Maximat Standard Lathe
As a mechanical engineer, I've always dreamed of owning a lathe. Not that I needed one, but it's so amazingly handy to have one for those little repairs.
I bought my Maximat Standard lathe in 1996 from a scrap yard for about 80 euro's (!). The machine was heavily corroded and really needed a thorough revamp. Unfortunately I don't have a picture of how I first met the machine (way before smart phone age), but the only thing you would see was a huge pile of lathe chips covering the whole machine ;-)
Although the state in which I got the machine was awful, it was almost complete. The only thing I know of the history of this machine, is that it was built in 1962 and apparently has been used frequently, looking at the wear of the bed.
So I started to search for information on the Maximat Standard. My Maximat Standard was supplied in 1962 by Edelstaal in Amsterdam. This lathe was the predecessor of the EMCO machine series. From the current distributor of EMCO in the Netherlands I could copy some manuals and spare part lists. This really helped me to restore my machine. Luckily I could get the machine bed grinded at a machine shop for free (almost..., some beers where involved), so this was a good start. The rest of the restoring works I did at a workshop of the Delft University of Technology where I studied and they allowed me to work for myself (thanks guys!). The final part of the restoring was to paint the machine so it looks good. At the site of Carl-Christians Danielsens (which is off-line since some time), I found a picture of his Maximat Standard in attractive colors. He was so kind to share the RAL numbers of the colors used, so I could complete my job with the result you can find on the pictures on this page.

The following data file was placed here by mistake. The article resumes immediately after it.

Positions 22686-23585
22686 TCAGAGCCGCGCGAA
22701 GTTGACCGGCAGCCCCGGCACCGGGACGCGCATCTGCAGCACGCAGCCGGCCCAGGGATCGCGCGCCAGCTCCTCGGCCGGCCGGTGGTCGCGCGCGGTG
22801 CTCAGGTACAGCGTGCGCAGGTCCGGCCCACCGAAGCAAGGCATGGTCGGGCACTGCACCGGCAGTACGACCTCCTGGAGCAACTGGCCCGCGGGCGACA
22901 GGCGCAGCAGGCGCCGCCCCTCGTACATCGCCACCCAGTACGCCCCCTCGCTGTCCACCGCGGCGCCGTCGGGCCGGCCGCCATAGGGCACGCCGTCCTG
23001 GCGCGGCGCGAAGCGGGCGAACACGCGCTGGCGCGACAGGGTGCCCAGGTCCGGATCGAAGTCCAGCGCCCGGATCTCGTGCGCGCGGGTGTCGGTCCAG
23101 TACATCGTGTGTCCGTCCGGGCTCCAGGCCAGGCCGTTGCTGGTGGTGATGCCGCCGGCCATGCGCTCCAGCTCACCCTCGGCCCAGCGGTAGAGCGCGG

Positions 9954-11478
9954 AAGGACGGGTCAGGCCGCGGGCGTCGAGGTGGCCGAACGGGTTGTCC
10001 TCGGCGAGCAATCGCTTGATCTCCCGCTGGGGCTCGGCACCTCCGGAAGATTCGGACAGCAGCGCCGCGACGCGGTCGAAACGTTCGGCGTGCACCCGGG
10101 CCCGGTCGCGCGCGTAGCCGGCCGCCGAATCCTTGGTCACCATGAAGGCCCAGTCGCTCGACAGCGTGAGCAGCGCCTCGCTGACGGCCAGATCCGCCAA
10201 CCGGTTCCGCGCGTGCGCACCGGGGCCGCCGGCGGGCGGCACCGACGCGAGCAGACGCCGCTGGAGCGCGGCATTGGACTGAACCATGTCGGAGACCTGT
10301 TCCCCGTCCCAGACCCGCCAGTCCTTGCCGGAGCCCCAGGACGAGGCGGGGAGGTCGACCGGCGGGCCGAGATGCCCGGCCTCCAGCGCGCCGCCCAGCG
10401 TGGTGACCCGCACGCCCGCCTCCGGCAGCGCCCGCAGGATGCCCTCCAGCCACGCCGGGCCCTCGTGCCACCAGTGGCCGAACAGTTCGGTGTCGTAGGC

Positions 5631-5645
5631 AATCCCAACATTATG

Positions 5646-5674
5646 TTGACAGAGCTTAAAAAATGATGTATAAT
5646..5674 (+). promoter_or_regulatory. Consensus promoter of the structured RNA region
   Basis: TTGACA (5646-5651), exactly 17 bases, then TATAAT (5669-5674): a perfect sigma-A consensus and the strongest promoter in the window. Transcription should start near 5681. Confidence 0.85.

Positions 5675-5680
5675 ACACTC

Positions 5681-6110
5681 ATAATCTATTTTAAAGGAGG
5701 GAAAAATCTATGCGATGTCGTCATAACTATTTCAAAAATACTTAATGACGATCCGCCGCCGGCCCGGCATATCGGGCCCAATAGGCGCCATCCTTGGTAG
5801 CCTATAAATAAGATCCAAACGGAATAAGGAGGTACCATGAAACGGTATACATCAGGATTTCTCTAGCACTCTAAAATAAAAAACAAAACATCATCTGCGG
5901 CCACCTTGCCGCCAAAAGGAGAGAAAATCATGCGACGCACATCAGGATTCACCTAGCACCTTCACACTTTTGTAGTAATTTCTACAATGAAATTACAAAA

As you can see there are some minor things to do, but that will come in the near future. The most important thing is that I can use the machine now!
Some later I bought a Chinese copy (FUSAN) of the EMCO FB2 milling head to complete the machine. It was incomplete (motor mounting plate was missing), but I could fix that. The FB2 clone is not the original type of milling head that was supplied in the past for this machine, but with an adapter plate it fits quite well.
During my search for information on this machine I found a lot of documents about the Maximat Standard, like:
Spare parts list, with exploded views
List of companies that bought a Maximat Standard in The Netherlands during the 60's.
All kinds of brochures
Are you interested in this information? Or do you have a Maximat Standard yourself? Please send me a mail.
Historical information of the Maximat Standard can be found on Tony's Lathes website.
Although the machine is finally ready for work, there are some parts I'm still looking for:
Norton box (metric) including the spindle
Original machine vice